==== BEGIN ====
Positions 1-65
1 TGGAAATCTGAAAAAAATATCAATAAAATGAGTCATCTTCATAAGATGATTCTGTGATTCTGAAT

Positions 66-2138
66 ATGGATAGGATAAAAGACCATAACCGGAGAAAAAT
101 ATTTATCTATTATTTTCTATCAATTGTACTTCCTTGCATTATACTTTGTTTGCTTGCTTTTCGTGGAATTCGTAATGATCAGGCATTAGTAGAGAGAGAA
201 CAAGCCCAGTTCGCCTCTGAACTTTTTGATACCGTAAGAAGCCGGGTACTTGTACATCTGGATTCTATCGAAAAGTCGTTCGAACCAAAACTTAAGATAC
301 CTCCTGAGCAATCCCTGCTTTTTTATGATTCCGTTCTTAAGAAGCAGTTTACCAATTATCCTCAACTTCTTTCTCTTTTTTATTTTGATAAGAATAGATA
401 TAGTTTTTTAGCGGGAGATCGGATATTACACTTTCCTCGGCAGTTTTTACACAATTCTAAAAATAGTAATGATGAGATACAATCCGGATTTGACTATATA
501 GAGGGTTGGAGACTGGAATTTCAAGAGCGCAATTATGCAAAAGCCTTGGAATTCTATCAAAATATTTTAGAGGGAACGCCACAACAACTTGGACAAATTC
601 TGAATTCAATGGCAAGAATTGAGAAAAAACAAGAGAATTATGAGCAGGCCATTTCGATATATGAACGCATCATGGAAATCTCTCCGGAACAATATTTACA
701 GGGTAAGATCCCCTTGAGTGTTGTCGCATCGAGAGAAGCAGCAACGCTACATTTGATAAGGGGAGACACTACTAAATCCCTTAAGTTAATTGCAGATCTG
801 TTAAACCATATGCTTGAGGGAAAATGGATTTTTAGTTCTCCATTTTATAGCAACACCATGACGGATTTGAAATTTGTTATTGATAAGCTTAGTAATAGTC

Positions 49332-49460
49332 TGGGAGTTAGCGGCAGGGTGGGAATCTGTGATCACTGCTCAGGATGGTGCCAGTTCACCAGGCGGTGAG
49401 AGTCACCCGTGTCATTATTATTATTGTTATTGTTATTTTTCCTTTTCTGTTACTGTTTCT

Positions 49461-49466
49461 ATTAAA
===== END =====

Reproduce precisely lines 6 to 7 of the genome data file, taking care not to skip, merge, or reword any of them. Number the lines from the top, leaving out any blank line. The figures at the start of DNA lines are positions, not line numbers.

201 CAAGCCCAGTTCGCCTCTGAACTTTTTGATACCGTAAGAAGCCGGGTACTTGTACATCTGGATTCTATCGAAAAGTCGTTCGAACCAAAACTTAAGATAC
301 CTCCTGAGCAATCCCTGCTTTTTTATGATTCCGTTCTTAAGAAGCAGTTTACCAATTATCCTCAACTTCTTTCTCTTTTTTATTTTGATAAGAATAGATA